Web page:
Night Train Night Train - 5 months ago 20
Ruby Question

Parsing Large XML with Nokogiri

So I'm attempting to parse a 400k+ line XML file using Nokogiri.

The XML file has this basic format:

<?xml version="1.0" encoding="windows-1252"?>
<JDBOR date="2013-09-01 04:12:31" version="1.0.20 [2012-12-14]" copyright="Orphanet (c) 2013">
<DisorderList count="6760">

*** Repeated Many Times ***
<Disorder id="17601">
<OrphaNumber>166024</OrphaNumber>
<Name lang="en">Multiple epiphyseal dysplasia, Al-Gazali type</Name>
<DisorderSignList count="18">
<DisorderSign>
<ClinicalSign id="2040">
<Name lang="en">Macrocephaly/macrocrania/megalocephaly/megacephaly</Name>
</ClinicalSign>
<SignFreq id="640">
<Name lang="en">Very frequent</Name>
</SignFreq>
</DisorderSign>
</Disorder>
*** Repeated Many Times ***

</DisorderList>
</JDBOR>


Here is the code I've created to parse and return each DisorderSign id and name into a database:

require 'nokogiri'

sympFile = File.open("Temp.xml")
@doc = Nokogiri::XML(sympFile)
sympFile.close()
symptomsList = []

@doc.xpath("////DisorderSign").each do |x|
signId = x.at('ClinicalSign').attribute('id').text()
name = x.at('ClinicalSign').element_children().text()
symptomsList.push([signId, name])
end

symptomsList.each do |x|
Symptom.where(:name => x[1], :signid => Integer(x[0])).first_or_create
end


This works perfect on the test files I've used, although they were much smaller, around 10000 lines.

When I attempt to run this on the large XML file, it simply does not finish. I left it on overnight and it seemed to just lockup. Is there any fundamental reason the code I've written would make this very memory intensive or inefficient? I realize I store every possible pair in a list, but that shouldn't be large enough to fill up memory.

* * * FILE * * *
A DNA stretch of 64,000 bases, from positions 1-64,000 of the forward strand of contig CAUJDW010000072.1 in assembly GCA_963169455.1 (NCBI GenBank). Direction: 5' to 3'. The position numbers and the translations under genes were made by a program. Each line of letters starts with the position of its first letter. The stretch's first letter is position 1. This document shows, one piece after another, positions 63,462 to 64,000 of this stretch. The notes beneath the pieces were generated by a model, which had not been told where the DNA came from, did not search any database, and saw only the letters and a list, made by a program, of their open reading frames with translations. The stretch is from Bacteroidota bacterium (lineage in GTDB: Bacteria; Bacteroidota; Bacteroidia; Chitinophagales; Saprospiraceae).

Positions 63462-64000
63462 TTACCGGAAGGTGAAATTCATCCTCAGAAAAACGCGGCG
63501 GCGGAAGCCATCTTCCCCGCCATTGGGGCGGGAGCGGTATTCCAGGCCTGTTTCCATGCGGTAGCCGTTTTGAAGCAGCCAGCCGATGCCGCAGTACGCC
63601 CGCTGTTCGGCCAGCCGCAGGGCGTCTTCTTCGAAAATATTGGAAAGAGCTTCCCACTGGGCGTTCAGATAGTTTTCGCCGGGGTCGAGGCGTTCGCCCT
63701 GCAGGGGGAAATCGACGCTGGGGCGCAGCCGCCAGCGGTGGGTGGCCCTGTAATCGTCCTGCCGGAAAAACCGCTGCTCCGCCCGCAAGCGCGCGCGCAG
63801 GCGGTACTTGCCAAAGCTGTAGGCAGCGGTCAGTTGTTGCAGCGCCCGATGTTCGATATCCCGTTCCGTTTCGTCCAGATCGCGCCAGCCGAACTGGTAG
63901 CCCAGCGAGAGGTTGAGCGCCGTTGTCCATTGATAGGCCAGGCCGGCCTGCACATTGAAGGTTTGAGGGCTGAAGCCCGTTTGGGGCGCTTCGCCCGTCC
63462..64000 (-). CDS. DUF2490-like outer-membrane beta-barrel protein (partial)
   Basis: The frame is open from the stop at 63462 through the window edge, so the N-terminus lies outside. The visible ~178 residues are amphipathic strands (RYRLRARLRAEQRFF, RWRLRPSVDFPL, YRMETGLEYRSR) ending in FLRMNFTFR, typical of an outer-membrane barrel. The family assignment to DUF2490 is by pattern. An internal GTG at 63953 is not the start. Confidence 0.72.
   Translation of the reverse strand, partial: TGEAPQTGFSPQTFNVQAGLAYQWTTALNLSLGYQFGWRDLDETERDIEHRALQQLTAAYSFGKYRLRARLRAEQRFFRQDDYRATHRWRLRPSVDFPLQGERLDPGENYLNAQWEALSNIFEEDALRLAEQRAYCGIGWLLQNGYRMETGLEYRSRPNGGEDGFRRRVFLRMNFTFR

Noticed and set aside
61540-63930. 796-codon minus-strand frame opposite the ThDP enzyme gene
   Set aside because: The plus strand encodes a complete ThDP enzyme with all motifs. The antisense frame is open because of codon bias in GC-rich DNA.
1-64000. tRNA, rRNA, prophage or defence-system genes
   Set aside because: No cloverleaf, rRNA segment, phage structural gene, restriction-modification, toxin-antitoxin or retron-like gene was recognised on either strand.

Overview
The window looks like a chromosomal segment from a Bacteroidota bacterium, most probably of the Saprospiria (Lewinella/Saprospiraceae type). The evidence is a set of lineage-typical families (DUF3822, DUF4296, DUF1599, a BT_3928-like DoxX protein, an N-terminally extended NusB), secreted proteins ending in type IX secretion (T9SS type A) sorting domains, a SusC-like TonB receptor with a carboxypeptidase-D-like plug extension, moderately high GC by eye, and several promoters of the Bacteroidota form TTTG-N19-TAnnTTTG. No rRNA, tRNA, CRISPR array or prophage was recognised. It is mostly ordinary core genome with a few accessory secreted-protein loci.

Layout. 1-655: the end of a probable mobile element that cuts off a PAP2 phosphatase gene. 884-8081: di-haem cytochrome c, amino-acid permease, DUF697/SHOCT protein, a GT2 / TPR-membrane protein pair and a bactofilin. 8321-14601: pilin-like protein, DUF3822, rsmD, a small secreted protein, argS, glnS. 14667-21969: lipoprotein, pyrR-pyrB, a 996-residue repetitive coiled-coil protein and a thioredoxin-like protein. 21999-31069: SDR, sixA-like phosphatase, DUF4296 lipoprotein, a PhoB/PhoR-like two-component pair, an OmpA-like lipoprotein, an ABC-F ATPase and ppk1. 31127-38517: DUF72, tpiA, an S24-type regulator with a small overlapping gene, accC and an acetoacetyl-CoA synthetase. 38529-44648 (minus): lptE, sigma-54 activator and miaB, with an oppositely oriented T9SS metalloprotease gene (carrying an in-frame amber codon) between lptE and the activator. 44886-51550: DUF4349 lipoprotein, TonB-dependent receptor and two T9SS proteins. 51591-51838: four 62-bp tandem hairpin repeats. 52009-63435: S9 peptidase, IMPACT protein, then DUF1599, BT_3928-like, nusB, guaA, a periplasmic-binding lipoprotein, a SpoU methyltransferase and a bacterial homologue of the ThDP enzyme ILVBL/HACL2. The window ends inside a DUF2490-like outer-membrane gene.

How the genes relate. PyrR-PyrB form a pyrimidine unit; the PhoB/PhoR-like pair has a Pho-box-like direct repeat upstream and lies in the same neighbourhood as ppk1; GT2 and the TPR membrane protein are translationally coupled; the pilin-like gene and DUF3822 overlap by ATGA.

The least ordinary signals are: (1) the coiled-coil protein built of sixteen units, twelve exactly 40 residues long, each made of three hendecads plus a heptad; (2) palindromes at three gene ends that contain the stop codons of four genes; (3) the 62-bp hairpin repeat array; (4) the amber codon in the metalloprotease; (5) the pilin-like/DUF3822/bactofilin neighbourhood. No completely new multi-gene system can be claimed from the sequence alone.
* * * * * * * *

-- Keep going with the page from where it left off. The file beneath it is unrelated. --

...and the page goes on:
Thank you for any help.

Answer

I see a few possible problems. First of all, this:

@doc = Nokogiri::XML(sympFile)

will slurp the whole XML file into memory as some sort of libxml2 data structure and that will probably be larger than the raw XML file.

Then you do things like this:

@doc.xpath(...).each

That may not be smart enough to produce an enumerator that just maintains a pointer to the internal form of the XML, it might be producing a copy of everything when it builds the NodeSet that xpath returns. That would give you another copy of most of the expanded-in-memory version of the XML. I'm not sure how much copying and array construction happens here but there is room for a fair bit of memory and CPU overhead even if it doesn't copy duplicate everything.

Then you make your copy of what you're interested in:

symptomsList.push([signId, name])

and finally iterate over that array:

symptomsList.each do |x|
    Symptom.where(:name => x[1], :signid => Integer(x[0])).first_or_create
end

I find that SAX parsers work better with large data sets but they are more cumbersome to work with. You could try creating your own SAX parser something like this:

class D < Nokogiri::XML::SAX::Document
  def start_element(name, attrs = [ ])
    if(name == 'DisorderSign')
      @data = { }
    elsif(name == 'ClinicalSign')
      @key        = :sign
      @data[@key] = ''
    elsif(name == 'SignFreq')
      @key        = :freq
      @data[@key] = ''
    elsif(name == 'Name')
      @in_name = true
    end
  end

  def characters(str)
    @data[@key] += str if(@key && @in_name)
  end

  def end_element(name, attrs = [ ])
    if(name == 'DisorderSign')
      # Dump @data into the database here.
      @data = nil
    elsif(name == 'ClinicalSign')
      @key = nil
    elsif(name == 'SignFreq')
      @key = nil
    elsif(name == 'Name')
      @in_name = false
    end
  end
end

The structure should be pretty clear: you watch for the opening of the elements that you're interested in and do a bit of bookkeeping set up when the do, then cache the strings if you're inside an element you care about, and finally clean up and process the data as the elements close. You're database work would replace the

# Dump @data into the database here.

comment.

This structure makes it pretty easy to watch for the <Disorder id="17601"> elements so that you can keep track of how far you've gone. That way you can stop and restart the import with some small modifications to your script.

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